Sen Ka­pa­dia Ar­chi­tect Bhavsar House Ahmed­abad, Gu­jarat

The role of the ar­chi­tect as an artist and de­signer is very firmly yet weight­lessly ar­tic­u­lated in the al­most sculp­tural de­sign of a house

Domus - - CON­TENTS - Text by Kai­wan Me­hta

Ar­chi­tec­ture Sculpt­ing Ge­om­e­try Sen Ka­pa­dia Ar­chi­tect Bhavsar House, Ahmed­abad Text by Kai­wan Me­hta

Tucked away in a res­i­den­tial sub­urb of a busy In­dian city, this house was built for an artist-cou­ple who lived in New York and at times, vis­ited In­dia. The house is a com­po­si­tion of sculp­tural vol­umes that can also be imag­ined as a gallery space. The de­sign of the struc­ture takes the ge­om­e­try of a tra­di­tional four-walled house that sits in a sub­ur­ban plot of res­i­den­tial vol­umes one af­ter an­other, and min­i­mally dis­turbs the se­dated by con­ven­tion, and pedan­tic no­tion of a sub­ur­ban up­per mid­dle-class home. The play with walls and roofs, pro­posed by Sen Ka­pa­dia as planes free of con­ven­tion, as tec­tonic ar­tic­u­la­tions that al­low the de­signer to sculpt us­able vol­umes that are sharp­ened and height­ened as zones of ex­pe­ri­ence and imag­i­na­tion through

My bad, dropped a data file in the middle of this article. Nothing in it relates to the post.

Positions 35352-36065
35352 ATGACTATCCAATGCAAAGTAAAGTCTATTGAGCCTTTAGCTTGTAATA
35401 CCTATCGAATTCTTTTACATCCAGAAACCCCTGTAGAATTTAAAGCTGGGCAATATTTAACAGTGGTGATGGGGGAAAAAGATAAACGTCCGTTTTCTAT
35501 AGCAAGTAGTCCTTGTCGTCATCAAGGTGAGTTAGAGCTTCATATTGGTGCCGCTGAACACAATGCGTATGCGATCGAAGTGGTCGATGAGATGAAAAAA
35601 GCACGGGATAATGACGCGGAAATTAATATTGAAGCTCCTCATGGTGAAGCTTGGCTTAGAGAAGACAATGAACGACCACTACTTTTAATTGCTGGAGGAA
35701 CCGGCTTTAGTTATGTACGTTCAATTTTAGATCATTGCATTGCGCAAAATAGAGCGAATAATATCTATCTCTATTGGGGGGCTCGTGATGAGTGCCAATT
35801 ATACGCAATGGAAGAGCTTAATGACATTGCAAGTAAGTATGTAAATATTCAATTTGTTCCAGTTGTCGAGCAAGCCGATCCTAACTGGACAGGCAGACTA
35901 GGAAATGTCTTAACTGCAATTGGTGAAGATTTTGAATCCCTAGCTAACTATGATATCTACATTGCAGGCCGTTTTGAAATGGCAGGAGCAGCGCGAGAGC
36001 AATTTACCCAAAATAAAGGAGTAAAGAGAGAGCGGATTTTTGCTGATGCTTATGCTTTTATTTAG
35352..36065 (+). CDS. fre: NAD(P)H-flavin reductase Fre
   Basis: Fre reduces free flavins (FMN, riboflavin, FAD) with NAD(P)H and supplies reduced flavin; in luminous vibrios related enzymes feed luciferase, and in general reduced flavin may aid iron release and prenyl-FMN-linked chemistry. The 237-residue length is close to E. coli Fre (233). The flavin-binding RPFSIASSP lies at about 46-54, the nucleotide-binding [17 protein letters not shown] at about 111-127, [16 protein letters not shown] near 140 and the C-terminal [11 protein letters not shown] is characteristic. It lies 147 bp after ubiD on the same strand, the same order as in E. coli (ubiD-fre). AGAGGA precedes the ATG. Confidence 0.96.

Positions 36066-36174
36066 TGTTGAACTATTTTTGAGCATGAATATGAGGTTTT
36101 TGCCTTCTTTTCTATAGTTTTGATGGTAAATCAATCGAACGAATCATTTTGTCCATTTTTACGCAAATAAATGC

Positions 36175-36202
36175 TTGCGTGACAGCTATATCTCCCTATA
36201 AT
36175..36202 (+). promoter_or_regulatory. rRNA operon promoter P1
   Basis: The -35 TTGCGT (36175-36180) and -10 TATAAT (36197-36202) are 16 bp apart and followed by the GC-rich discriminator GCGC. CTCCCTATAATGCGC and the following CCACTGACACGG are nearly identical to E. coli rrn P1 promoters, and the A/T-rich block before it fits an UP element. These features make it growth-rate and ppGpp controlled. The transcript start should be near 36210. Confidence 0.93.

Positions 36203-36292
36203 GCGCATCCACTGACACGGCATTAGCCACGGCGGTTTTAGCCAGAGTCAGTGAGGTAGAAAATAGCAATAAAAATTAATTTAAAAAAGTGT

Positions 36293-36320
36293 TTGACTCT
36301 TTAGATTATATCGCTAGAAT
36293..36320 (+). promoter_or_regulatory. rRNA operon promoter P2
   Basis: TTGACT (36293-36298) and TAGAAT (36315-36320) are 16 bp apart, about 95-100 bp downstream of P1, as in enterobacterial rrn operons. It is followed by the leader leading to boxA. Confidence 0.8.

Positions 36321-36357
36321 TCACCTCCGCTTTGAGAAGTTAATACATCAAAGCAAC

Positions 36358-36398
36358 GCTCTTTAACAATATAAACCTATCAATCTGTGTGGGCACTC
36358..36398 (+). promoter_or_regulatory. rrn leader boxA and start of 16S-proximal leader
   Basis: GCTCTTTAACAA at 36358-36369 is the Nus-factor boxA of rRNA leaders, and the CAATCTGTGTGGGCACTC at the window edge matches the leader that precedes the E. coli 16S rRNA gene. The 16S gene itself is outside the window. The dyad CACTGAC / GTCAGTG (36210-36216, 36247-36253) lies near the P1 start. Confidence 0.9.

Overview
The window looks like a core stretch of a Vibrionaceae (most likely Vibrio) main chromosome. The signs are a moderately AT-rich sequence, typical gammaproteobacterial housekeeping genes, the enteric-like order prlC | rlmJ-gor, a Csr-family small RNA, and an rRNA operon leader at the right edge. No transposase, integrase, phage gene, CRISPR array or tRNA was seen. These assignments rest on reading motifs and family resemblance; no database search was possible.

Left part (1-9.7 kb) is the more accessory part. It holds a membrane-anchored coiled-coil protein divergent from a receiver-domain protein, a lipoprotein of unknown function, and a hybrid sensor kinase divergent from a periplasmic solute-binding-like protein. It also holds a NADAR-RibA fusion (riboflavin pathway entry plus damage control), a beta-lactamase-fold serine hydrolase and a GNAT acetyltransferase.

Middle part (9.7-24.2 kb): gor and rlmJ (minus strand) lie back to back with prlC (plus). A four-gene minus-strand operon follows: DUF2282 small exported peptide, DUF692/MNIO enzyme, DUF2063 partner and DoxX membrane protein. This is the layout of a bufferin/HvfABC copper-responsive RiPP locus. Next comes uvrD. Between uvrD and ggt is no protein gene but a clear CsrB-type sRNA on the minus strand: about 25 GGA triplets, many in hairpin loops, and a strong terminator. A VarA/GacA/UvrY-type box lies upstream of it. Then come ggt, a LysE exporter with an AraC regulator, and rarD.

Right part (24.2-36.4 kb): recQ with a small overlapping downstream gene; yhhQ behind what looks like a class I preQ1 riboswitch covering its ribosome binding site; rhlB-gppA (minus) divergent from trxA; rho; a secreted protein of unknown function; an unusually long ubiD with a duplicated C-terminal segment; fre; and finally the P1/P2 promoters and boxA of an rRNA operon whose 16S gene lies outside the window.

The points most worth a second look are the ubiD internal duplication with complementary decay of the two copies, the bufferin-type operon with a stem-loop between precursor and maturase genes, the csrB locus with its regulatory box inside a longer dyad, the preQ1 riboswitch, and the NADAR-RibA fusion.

Pho­tos by Do­minik Hodel

When ev­ery­thing is empty, pure and es­sen­tial, even the poor­est and most ba­nal ma­te­rial can be sump­tu­ous and pre­cious

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